HF 2138 - This bill raises the compulsory school attendance age from 16 to 18 years of age. The bill includes a technical amendment to eliminate reference to the compulsory attendance age for purposes of dual enrollment. By Stryuk, Dandekar and Huser

House Study Bills

HSB 560 - This bill relates to the community empowerment initiative.

Code section 28.3, relating to the Iowa empowerment board, is amended to expand the voting membership from 18 to 22 members. Agency director membership is expanded from five to six to include the director of the department of workforce development. The other three are added to the citizen members.

Code section 28.8 is also amended to codify a requirement that approximately 60 percent of school ready children grant funding is required to be committed to family support services and parent education programs targeted to families with newborn and infant children. A similar directive was included in session law enacted in 1999 Iowa Acts, chapter 190.

Code section 28.9, relating to the Iowa empowerment fund and the accounts within that fund, is amended. Current law limits administrative expenditures from school ready children grant funding by community empowerment areas to 3 percent. A further maximum restriction of $60,000 within that limit is deleted. A new community empowerment gifts and grants account is created within the fund under the authority of the department of management. The account is to consist of gift or grant moneys from any source, including the federal government. The moneys in the account are appropriated to the department of management to be used for the purposes for which the moneys were received. Proposed Dep’t of Management Bill

HSB 564 - This bill permits a receiving district to send a school vehicle into the school district of residence to transport a pupil participating in open enrollment to the receiving district. The bill strikes a provision directing the area education agencies to approve all bus routes outside the boundary of the district of the school operating buses, and makes conforming changes. By Tymeson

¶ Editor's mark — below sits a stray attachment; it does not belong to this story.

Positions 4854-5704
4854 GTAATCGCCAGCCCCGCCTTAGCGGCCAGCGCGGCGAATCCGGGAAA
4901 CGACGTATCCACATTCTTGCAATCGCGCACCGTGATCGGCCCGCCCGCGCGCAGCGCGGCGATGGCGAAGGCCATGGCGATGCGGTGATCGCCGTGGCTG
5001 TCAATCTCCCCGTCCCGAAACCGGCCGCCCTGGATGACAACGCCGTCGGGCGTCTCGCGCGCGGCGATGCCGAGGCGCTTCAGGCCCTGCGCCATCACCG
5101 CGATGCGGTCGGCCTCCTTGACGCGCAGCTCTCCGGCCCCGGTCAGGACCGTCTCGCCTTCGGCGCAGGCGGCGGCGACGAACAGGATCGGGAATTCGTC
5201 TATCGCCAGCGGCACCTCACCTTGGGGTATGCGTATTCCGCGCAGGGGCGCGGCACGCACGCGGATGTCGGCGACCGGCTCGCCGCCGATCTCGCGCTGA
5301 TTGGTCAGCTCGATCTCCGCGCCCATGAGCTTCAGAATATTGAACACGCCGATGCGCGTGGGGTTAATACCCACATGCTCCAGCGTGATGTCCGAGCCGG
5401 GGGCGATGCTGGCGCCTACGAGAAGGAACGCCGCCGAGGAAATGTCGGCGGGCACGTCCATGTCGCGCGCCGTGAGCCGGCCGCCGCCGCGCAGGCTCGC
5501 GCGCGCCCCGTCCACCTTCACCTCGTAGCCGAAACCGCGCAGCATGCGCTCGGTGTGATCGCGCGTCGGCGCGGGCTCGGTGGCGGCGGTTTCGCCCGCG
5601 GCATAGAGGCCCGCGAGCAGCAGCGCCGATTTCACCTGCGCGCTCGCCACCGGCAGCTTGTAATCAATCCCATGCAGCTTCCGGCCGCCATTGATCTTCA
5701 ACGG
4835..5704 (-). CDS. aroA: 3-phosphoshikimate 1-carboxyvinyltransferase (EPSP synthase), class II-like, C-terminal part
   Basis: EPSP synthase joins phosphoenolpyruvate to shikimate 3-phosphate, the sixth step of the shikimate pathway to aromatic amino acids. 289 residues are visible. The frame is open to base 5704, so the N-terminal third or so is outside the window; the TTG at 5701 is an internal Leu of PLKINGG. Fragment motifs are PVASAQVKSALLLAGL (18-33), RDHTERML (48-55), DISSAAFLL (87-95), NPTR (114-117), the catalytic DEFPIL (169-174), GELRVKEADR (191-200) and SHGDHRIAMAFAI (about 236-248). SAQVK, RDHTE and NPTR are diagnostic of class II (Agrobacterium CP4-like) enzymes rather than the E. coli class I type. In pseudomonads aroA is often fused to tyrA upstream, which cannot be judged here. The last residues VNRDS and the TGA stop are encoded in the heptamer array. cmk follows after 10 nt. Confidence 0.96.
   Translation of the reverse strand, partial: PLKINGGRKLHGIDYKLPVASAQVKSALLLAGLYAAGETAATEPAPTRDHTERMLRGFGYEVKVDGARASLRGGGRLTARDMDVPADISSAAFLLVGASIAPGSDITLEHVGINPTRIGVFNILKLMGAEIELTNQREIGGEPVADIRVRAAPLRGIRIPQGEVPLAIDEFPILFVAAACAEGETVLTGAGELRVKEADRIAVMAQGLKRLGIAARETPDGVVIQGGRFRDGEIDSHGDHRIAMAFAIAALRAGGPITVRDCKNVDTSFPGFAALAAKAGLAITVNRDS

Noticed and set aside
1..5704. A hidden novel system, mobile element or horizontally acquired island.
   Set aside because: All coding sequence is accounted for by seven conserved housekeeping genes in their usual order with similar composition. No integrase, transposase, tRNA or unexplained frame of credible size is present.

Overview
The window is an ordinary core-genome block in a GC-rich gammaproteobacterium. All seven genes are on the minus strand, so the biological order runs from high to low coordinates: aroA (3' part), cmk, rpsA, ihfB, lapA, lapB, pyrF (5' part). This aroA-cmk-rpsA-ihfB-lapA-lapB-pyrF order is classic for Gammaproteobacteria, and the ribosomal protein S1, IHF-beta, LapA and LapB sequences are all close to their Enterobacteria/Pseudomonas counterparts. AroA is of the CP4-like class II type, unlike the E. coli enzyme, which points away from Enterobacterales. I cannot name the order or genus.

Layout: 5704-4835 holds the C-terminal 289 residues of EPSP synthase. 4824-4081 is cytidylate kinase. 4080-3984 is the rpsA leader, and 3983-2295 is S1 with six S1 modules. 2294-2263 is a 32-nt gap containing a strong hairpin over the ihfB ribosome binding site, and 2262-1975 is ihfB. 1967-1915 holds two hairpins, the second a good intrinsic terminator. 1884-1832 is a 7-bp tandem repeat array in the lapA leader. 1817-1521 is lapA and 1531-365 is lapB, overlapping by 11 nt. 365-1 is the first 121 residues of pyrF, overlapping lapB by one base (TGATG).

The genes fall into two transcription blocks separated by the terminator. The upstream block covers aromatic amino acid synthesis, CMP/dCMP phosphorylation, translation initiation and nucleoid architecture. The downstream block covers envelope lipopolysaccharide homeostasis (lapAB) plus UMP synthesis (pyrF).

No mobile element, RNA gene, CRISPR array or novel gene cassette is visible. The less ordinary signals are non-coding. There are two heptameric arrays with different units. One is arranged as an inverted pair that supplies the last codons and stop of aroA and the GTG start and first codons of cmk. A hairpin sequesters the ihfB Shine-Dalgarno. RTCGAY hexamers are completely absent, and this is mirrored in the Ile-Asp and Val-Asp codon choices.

HSB 589 - This bill extends the repeal of the Iowa early intervention block grant program to July 1, 2007, and amends the program's provisions to require a school district to submit a report to a parent when the parent's child is reading below grade level. The parent must sign and return the report to the school. By Tymeson

HSB 590 - This bill establishes a jump=start grant program for Iowa high school students who, on or after July 1, 2006, receive a diploma from a public high school by the end of their junior year. The students must be residents of Iowa who are admitted and in attendance as a full=time or part=time resident student at an accredited Iowa postsecondary institution. The program is to be administered by the college student aid commission.

The amount of the grant awarded to a full=time student is an amount equal to the state cost per pupil or $5,000, whichever is greater. The amount to a part=time student is prorated. By Tymeson

HSB 591 - This bill establishes statewide proficiency levels and definitions for what students should know and be able to do, for grades four, eight, and 11 in reading, mathematics, and science.

The bill provides that a student is determined proficient in reading, mathematics, or science in grades four, eight, and 11, as appropriate, if the student scores in the 41st percentile or above on the Iowa test of basic skills or the Iowa test of educational development, as appropriate. The bill defines what a student designated proficient can usually, or is able to, do at a minimum. By Tymeson